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Sammy Baugh: Slingin' Sammy


photo by Harris & Ewing, 1937, CC Public Domain

Sammy Baugh was a pivotal player in NFL history. The Hall of Fame quarterback was not only instrumental in developing the modern passing game, he was also the game’s first great punter and one of its best defensive backs.


After a successful college career at Texas Christian University, where he was a 2-time All-American, Baugh was drafted by the Washington Redskins with the sixth overall pick of the 1937 NFL Draft.


Baugh immediately became the face of the franchise for the transplanted Redskins, who were entering their first year in Washington after spending their first five seasons in Boston.


Even though Baugh was the Redskins’ primary passer, he was technically a single-wing tailback his first seven seasons in Washington. It wouldn’t be until 1944 when the Redskins switched to the T-formation that Baugh would assume the position of quarterback as we know it today.


 

“Slingin’ Sammy” was a star from the start, leading the NFL with 1,127 passing yards and rushing for 240 more in his rookie season. More importantly, he led the Redskins to an 8-3 record and their first NFL title.


In the 1937 NFL Championship Game, Baugh completed 18 of 33 passes for 335 yards, three touchdowns and a 107.5 passer rating in Washington’s 28-21 road win over the Chicago Bears at Wrigley Field.


The Redskins returned to the NFL Championship Game in 1940, as Baugh led the NFL with 1,367 passing yards, 12 touchdowns and an 85.6 passer rating. He also set an NFL record by averaging 51.4 yards on 35 punts, the first of four straight seasons leading the league in punting.


While Washington cruised through the regular season with a 9-3 record, the title game would be a different story, as the Redskins suffered the worst defeat in NFL history with a 73-0 home loss to the Chicago Bears in Washington’s Griffith Stadium.


The easygoing Baugh took the loss in stride, even joking with reporters afterward. The quarterback’s quiet confidence calmed his teammates, and the Redskins remained a title contender for the next five years.


 

In 1942, Washington was back in the NFL Championship Game after posting a 10-1 mark in the regular season. Baugh had another outstanding year with 1,524 passing yards, 16 touchdowns and an 82.5 passer rating. The All-Pro led the NFL in completion percentage (58.7), punting average (48.2), and intercepted five passes on defense.


The Redskins avenged their earlier NFL Championship Game loss to the Bears with a hard-fought 14-6 win in the 1942 title game in Griffith Stadium. Baugh showcased his all-around skills in the defensive battle, throwing a touchdown pass, intercepting a pass on defense, and averaging 52.5 yards on six punts.


In 1943, Baugh had what many consider the signature season of the two-way era. The All-Pro led the league in completion percentage (55.6), defensive interceptions (11) and punting average (45.9), while also setting career highs in passing yards (1,754) and touchdowns (23).


The Redskins advanced to the NFL Championship Game for the second straight year after winning a divisional tiebreaker playoff against the rival New York Giants at New York’s Polo Grounds. Baugh was outstanding on both sides of the ball, completing 16 of 21 passes for 199 yards and a touchdown, and intercepting two passes on defense in Washington’s dominating 28-0 win.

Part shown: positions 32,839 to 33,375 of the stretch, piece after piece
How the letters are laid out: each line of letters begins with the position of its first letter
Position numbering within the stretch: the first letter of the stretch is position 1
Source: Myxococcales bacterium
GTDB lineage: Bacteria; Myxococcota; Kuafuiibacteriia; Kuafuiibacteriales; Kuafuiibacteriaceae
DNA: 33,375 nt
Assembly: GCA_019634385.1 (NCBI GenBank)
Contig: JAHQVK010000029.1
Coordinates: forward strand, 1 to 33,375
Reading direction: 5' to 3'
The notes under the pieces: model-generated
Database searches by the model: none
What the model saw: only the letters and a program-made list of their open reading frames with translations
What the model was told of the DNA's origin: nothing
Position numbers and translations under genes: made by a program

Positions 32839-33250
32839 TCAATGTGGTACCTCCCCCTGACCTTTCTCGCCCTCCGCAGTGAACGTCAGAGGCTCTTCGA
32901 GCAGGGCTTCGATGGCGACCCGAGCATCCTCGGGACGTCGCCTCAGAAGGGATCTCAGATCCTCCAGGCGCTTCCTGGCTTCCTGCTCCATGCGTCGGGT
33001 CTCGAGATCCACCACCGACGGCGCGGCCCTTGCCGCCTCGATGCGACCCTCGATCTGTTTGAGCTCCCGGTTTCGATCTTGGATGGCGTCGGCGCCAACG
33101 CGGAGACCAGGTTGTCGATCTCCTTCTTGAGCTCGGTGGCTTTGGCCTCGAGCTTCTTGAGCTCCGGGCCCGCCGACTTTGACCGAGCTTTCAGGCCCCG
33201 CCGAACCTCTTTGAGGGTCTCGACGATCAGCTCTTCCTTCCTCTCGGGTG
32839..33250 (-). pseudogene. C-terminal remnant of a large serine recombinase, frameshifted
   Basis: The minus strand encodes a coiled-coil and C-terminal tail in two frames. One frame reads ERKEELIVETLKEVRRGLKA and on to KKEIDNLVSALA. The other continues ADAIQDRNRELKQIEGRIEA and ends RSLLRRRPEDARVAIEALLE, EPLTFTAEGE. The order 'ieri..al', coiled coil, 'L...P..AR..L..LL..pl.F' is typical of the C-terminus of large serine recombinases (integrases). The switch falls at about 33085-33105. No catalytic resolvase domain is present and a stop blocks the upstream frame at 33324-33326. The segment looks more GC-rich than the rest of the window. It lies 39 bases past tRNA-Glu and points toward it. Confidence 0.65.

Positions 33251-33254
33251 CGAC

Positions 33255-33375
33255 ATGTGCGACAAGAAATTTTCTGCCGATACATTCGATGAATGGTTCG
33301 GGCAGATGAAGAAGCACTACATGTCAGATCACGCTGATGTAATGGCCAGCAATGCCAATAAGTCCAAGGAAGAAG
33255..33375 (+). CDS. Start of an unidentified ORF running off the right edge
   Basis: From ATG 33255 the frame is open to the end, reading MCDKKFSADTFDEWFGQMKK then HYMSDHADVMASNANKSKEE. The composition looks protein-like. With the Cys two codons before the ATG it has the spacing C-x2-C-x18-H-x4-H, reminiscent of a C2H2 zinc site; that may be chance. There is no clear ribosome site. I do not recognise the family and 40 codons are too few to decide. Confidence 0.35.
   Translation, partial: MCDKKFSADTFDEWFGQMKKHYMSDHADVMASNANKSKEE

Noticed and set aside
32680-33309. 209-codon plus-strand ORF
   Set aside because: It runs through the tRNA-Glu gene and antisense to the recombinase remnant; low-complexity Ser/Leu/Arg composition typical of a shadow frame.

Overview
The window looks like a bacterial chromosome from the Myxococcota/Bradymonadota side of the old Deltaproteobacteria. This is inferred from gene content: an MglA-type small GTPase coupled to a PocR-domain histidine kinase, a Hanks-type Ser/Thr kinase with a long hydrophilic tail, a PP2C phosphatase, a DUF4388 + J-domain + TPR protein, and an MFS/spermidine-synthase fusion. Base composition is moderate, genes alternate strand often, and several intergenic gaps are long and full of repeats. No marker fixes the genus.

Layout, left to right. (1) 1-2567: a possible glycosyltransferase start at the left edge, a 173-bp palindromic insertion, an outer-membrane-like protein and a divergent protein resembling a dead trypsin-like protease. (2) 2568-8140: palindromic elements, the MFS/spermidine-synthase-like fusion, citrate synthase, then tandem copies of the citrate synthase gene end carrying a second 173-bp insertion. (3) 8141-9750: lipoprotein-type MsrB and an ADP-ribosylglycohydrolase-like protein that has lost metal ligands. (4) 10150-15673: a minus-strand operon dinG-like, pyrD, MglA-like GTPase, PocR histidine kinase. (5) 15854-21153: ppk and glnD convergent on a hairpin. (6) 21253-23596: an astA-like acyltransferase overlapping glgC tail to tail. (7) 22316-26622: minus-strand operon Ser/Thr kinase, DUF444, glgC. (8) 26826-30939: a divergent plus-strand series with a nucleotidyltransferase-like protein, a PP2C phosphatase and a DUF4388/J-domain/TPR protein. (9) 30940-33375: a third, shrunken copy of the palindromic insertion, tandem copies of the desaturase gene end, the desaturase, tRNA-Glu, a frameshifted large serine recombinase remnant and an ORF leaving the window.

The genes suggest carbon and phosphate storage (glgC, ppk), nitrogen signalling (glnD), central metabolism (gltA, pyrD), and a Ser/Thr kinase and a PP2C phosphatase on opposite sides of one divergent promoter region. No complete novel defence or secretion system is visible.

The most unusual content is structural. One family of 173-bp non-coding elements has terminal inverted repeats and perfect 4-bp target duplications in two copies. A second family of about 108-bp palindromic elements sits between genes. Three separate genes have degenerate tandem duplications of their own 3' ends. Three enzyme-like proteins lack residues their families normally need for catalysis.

Unfortunately, the Redskins were unable to repeat as champions, as they lost to the Bears 41-21 in the NFL title game. Baugh had another strong showing, though, completing 8 of 12 passes for 123 yards, two touchdowns and a 105.2 passer rating.


 

After Washington switched to the T-formation in 1944, Baugh started a historic run the following season. He set NFL records with a 109.9 passer rating and a 70.3 completion percentage in 1945. The latter mark would stand for 37 seasons.


From 1947-49, Baugh had arguably the greatest three-year stretch by a passer in NFL history up to that point. In 1947, he led the league with 210 completions, 354 attempts, 2,938 yards, 25 touchdowns, a 59.3 completion percentage and a 92.0 passer rating.


On November 23, 1947 on “Sammy Baugh Day” in Washington, the 33-year-old quarterback had the best single-game performance of his career, throwing for 355 yards and six touchdowns in the Redskins’ 45-21 win over the Chicago Cardinals.


In 1948, Baugh led the NFL in completions (185), attempts (315), yards (2,599) and completion percentage (58.7), and finished second with 22 touchdowns. In 1949, he threw for 1,903 yards and 18 touchdowns, and led the NFL in completion percentage (56.9) for the fifth straight season and eighth time in his career.


 

As Baugh entered the 1950s, his numbers declined but his legend only increased. Even though Baugh relinquished his starting job to rookie Eddie LeBaron early in the 1952 season, he remained a fan favorite in Washington. When “Slinging Sammy” played his last game for the Redskins on December 14, 1952, he received a long standing ovation from the adoring fans in Griffith Stadium.


Baugh finished his career as the NFL’s all-time leader in passing yards (21,886), touchdowns (187), completions (1,693), attempts (2,995) and completion percentage (56.5). He also retired as the career leader in punting average (45.1). On defense, he intercepted 31 passes in six seasons from 1940-45.


Baugh was elected to the Pro Football Hall of Fame in its inaugural Class of 1963.

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